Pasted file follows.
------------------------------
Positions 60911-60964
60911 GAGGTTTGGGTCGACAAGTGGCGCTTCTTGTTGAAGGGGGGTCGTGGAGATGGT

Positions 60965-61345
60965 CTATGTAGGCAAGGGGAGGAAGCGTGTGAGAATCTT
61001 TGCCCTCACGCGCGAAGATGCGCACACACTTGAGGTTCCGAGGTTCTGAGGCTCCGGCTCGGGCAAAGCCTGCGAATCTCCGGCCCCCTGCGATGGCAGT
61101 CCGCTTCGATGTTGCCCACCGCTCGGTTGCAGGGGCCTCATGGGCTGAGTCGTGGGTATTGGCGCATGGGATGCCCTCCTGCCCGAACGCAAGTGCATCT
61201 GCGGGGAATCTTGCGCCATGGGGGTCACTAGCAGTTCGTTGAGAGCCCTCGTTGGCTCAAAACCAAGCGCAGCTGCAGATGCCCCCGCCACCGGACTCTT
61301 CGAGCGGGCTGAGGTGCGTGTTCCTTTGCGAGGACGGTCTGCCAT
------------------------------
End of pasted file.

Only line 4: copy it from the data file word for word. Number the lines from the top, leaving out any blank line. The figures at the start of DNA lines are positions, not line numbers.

60965 CTATGTAGGCAAGGGGAGGAAGCGTGTGAGAATCTT